If you ever find yourself wondering why it’s taking trip-hop legends Portishead so long to record a new album, here’s your answer. As well as running the Invada label and lending his production services to the likes of Anika and the Horrors, Geoff Barrow has spent the past few years moonlighting with three other groups: Krautrock outfit Beak, sci-fi synth project Drokk and hip hop crew Quakers, whose monstrous 41-track debut LP is out next week on Stones Throw. Centered around the three-man production team of Barrow, Invada co-founder Ashley Anderson and Portishead engineer Stuart Matthews (working under the pseudonyms Fuzzface, Katalyst and 7-Stu-7) the project also features a staggering 32 MCs, including established names like Dead Prez, Prince Po, Aloe Blacc, Guilty Simpson, MED and Diverse as well as a host of lesser-known talent discovered via word of mouth and various social networking sites. Particularly impressive among these are Tone Tank, whose punch-drunk flow on the horn-led “What Chew Want” falls somewhere between Slick Rick and the late ODB, the gravelly Dave Dub, Bristol boy Deed, lone female voice Lyric Jones and Coin Locker Kid, who appears on three tracks and is currently working with Barrow on his own album. Surprisingly, though, it’s the production rather than any of the rappers that steals the show. Mining similar source material (obscure soul, heavy psych, world music) as crate-diggers like Stones Throw staple Madlib and the late J. Dilla, these short songs (most of the vocal tracks hover around the two minute mark) and instrumental interludes make up a vibrant patchwork full of memorable hooks and hefty, head-knocking rhythms; even more impressively, considering that beats were finished first and then sent out to MCs at random, each track suits its vocalist perfectly, giving each equal opportunity to shine. Barrow has said Quakers was intended as an homage to hip hop, an album that today’s kids could treasure like his generation treasured Public Enemy and Run DMC; it might not shock and amaze like those seminal acts, but with impeccable production and all the right lyrical boxes (sex, swagger, politics, humour) ticked, this epic release will certainly help a lot of people fall in love with rap music all over again. Listen: “Fitta, Happier” ft. Guilty Simpson & MED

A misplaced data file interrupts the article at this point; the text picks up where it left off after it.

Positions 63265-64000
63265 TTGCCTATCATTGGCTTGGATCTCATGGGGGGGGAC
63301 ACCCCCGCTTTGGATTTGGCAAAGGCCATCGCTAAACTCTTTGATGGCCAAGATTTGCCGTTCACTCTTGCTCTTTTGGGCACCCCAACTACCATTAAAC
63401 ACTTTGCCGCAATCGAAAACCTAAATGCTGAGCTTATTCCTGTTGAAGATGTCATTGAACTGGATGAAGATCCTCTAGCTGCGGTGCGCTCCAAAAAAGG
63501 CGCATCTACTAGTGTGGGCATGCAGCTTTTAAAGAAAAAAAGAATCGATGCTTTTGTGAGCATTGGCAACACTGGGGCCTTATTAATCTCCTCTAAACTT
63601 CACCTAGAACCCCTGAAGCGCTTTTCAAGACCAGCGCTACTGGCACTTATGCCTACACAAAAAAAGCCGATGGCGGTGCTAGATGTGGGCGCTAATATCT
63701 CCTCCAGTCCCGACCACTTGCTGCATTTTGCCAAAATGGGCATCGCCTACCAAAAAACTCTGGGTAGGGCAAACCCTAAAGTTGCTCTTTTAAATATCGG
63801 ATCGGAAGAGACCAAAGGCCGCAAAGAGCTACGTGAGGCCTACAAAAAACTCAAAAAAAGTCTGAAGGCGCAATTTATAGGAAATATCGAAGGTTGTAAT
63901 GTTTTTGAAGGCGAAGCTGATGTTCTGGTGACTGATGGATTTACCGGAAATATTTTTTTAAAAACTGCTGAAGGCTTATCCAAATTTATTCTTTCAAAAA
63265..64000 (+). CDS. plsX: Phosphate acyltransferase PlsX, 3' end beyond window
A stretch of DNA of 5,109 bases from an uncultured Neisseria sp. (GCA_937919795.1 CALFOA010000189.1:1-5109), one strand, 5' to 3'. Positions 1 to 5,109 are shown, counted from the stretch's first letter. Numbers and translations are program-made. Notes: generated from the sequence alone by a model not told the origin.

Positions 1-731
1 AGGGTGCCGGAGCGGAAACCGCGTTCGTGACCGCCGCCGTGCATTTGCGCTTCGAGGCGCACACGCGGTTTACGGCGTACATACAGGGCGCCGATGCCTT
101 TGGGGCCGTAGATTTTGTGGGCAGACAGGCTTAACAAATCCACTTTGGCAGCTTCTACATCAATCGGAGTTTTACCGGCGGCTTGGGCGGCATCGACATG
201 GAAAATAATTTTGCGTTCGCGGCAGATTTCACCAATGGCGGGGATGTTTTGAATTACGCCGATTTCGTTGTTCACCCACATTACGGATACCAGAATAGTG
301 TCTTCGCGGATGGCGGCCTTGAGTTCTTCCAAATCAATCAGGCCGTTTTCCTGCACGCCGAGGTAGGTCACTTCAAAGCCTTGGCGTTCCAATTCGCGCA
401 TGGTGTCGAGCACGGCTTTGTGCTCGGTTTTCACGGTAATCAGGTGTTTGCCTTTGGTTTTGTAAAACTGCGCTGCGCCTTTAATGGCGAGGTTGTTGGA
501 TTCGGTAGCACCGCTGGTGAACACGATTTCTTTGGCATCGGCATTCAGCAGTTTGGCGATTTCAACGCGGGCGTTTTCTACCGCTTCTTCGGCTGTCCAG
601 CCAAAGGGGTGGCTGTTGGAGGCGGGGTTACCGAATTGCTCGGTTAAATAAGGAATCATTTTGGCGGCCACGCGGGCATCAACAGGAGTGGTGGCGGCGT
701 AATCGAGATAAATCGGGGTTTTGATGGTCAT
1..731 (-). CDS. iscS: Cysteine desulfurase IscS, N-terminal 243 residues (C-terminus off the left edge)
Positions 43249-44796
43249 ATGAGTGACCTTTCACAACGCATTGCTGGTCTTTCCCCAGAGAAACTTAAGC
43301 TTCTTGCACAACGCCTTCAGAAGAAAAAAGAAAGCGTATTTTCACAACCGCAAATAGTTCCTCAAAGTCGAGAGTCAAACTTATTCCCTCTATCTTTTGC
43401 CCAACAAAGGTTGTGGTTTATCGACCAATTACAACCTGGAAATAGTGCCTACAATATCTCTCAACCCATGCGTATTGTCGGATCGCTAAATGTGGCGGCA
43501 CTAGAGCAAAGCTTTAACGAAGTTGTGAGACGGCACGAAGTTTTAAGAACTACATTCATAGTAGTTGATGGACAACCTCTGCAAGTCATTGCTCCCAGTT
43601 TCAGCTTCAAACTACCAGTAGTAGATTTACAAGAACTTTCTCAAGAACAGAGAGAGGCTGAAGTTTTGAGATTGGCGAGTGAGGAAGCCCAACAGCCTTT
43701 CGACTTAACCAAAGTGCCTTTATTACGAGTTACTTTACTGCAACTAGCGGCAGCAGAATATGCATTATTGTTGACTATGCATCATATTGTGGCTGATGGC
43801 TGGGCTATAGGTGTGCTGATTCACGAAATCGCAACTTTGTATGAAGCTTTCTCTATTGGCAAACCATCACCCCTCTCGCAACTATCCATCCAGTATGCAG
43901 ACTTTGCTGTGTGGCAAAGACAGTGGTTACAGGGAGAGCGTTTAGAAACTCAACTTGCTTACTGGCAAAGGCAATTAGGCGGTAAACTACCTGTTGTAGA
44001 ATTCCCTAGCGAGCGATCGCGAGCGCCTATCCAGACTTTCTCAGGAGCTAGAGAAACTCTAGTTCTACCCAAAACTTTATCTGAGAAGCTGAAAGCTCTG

Quakers is out March 26 on Stones Throw